That Saharan sand is blowing across the country right now, making itself very unwelcome inside your lungs. One way to ensure you get some fresh air is to get yourself to the seaside.
It just so happens that the good people of Hove have started their own own book festival, which takes place this weekend. As part of the festival – which features talks on how to get published and write for TV, and all sorts – they’ve invited Elly Griffiths to discuss how to write bestselling crime series.
If you’re hanging around this blog, it sounds like something you’d possibly like to know. Elly is, of course, the creator of a series of bestelling books about crime-fighting archaeologist Ruth Galloway, so she knows what she’s talking about.
The latest Ruth Galloway book, the sixth, is called The Outcast Dead. It’s about Ruth’s investigation of a Victorian murderer, and offers another piece in the jigsaw of the complex leading character. Elly’s Ruth Galloway series of book is currently in development with the BBC. And I do believe we’ll be reviewing The Outcast Dead here soon.
So, anyway, Elly will be discussing how she created the character of Ruth Galloway and subsequently developed the books — and about how you can do the same.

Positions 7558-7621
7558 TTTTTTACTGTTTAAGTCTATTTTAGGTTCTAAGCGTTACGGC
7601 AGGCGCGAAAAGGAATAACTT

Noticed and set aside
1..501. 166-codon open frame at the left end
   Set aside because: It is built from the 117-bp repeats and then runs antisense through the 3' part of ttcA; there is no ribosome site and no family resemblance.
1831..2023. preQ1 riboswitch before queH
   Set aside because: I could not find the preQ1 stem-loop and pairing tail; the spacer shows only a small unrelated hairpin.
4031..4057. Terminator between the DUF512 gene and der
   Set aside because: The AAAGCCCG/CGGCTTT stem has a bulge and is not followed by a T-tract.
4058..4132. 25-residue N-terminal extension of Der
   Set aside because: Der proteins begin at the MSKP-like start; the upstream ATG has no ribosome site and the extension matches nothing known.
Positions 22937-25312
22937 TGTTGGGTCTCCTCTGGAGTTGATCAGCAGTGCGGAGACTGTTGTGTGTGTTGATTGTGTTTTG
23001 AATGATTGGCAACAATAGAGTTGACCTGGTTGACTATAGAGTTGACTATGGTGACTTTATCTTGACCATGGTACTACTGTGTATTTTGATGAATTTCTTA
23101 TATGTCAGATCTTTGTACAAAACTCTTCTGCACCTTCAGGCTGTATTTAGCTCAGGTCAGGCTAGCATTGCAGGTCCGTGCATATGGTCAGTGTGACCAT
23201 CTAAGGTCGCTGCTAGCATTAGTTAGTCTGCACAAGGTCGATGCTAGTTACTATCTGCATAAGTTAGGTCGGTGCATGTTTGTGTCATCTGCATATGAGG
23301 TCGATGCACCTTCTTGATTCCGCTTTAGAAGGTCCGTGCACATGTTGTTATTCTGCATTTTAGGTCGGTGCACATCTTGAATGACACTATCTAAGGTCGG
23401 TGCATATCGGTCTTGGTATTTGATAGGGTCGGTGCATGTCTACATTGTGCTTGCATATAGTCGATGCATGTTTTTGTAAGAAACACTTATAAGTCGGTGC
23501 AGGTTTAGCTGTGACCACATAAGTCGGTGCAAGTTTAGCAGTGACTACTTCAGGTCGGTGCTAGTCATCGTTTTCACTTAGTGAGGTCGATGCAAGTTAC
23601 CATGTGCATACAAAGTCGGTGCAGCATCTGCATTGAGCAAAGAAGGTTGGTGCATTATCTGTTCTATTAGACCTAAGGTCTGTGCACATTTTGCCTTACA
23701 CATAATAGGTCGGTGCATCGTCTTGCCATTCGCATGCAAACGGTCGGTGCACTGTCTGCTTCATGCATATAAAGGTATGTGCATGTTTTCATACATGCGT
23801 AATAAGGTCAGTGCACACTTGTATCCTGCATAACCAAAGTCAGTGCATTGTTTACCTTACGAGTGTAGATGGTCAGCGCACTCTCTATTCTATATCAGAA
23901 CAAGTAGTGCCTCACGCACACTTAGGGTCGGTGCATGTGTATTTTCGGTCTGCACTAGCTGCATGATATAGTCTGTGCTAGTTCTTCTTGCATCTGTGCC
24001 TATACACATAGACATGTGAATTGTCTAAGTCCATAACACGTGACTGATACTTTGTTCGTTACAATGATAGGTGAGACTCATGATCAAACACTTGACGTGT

The How To Write A Bestselling Series With Elly Griffiths session starts at 1pm on Saturday at the Hove Centre. The £4 ticket sounds a right bargain.
And if, by any chance, you see that miserable wretch George Harvey Bone aimlessly wandering the landscape, do send him home. His cat is very lonely.
I understand that the overwhelming majority of you, living hither and thither, will possibly not be able to make that event on the south coast. Don’t beat yourself up about it. It just so happens that BBC Radio 4 is broadcasting a new series that afternoon that may be of some interest to you.
As a novelist, CS Forester is famous for the Horatio Hornblower series, his rumbustious novels of naval conflict. But early in his career, Cecil Scott wrote three psychological crime novels that were quietly ground-breaking.
We mentioned George Harvey Bone earlier. Forester’s crime novels, known as his London Noir trilogy, were similar to Patrick Hamilton’s work in that they focused on submerged suburban lives in which small, weak people commit desperate acts.
Now BBC Radio 4 is dramatising the three of them on subsequent Saturday afternoons. The first, Payment Deferred, is this week at 2.30pm on BBC Radio 4.
Originally published in 1926, it’s about a bank clerk living in south London with his wife and two children, who’s desperately worried about money and is in grave danger of losing his house and job. An unexpected visit by a young relative with an inheritance tempts him to commit a heinous crime.
Payment Deferred is followed by Plain Murder, written in 1930, and The Pursued. That last book was written in 1935, but then the manuscript was lost for over 70 years!